Behavioral Health

Manage your holiday blues with these mental health tips

Published November 22, 2022

Holiday Mindset

Holiday blues are real, according to the National Alliance on Mental Illness, with 64 percent of surveyed Americans saying that they experience holiday blues and 24 percent reporting negative effects related to the holidays.

Feelings of anxiety or depression can grow throughout the holidays as stress and expectations increase – parties, shopping, family gatherings, financial strain. Unpleasant memories associated with the time of year can also creep in, along with a longing for days gone by or missed loved ones.

Holiday blues can include feeling tired, feeling frustration or tension, feeling isolated or lonely, feeling sad or a sense of loss. These feelings are generally temporary, receding once the holidays are behind us. Still, while the feelings are upon us, it helps to have a few simple strategies to cope with holiday blues.

Strategies for coping

The National Alliance for Mental Illness suggests several strategies for reducing stress and maintaining good mental health during the holiday season.

  • Recognize your triggers: If you’re feeling mentally or physically off, try to pinpoint what’s making you feel that way, then choose to do something different or take steps to ask for help. Shopping, entertaining, even activities that seem like they should be fun, can drain us. Asking for help might ease some of your stress.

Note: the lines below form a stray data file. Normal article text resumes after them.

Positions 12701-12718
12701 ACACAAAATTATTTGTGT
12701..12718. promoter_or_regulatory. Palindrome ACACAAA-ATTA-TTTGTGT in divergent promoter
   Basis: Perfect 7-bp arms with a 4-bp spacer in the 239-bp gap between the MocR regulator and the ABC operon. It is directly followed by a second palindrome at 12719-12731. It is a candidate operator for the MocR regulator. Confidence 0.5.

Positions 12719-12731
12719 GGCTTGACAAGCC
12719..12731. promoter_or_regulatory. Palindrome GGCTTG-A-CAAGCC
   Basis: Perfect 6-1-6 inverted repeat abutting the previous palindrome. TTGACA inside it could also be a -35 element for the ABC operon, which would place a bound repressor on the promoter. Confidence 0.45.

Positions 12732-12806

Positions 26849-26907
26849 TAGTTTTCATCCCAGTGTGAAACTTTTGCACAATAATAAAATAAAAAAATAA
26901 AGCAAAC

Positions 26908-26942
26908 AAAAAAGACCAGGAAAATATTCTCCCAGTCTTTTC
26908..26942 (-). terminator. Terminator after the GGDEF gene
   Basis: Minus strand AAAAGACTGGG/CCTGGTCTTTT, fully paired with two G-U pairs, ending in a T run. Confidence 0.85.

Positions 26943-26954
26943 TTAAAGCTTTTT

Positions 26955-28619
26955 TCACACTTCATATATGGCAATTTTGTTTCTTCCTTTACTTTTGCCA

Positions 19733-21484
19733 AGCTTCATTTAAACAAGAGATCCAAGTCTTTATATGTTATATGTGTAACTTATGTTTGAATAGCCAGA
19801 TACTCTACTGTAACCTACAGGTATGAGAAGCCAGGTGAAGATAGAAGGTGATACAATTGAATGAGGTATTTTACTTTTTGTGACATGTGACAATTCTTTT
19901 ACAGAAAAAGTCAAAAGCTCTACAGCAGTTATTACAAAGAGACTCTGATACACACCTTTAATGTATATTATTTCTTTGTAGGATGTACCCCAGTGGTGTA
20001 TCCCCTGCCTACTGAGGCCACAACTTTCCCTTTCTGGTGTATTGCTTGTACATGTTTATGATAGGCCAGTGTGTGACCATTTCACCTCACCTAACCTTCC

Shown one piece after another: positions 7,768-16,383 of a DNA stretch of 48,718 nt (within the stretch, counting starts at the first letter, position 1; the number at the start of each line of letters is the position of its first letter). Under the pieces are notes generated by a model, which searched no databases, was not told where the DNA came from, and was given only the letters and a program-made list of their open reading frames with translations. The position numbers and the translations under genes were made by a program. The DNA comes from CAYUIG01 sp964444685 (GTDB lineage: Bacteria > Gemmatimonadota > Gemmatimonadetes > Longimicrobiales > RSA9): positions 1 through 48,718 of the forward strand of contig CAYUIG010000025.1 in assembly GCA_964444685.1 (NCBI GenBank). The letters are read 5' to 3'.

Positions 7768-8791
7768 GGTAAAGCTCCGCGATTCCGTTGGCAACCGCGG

• Don’t try to do too much: For your own mental well-being manage your time by setting boundaries and being realistic. It’s nice to be invited to party after party, but maybe attending just one or two is enough. Decide beforehand how much time to give an activity and then maintain your boundary for your own good.
  • Practice self-care: Eating a healthy diet, minimizing alcohol consumption, getting enough sleep, practicing relaxation – all are good self-care tools during the holidays. Also, recognizing when you need time to yourself can go a long way to balance those times when you are around a group of people.
  • Exercise daily: Exercise can help off-set calorie consumption; it also is an excellent stress reducer. Consider taking a walk in nature or at a local park if you need a break from a family gathering or if it’s time for some self-care. Or join a yoga class a couple times a week. Yoga will help you to breathe deeply and move mindfully right on into the new year.
  • Be grateful: The holidays are a great time to reflect on the past year, including the special people in your life who are there for you, and to say thank you. Writing a gratitude list can provide perspective.
  • Help others: If you’re feeling lonely or isolated, volunteering at a local nonprofit is a wonderful act of kindness and provides a connection to your community.
  • Seek support: Family, friends, support groups, your mental healthcare provider – whoever is part of your support network, rely on them to help you through the holiday blues.

Again, remember that the holiday blues are generally temporary feelings that ease up once the holidays are behind you. If you continue to feel anxious or depressed beyond the holiday season, consider making an appointment with your behavioral healthcare provider.

DISCLAIMER: No content on this website, regardless of date, should be used as a substitute for direct medical advice from your primary care provider.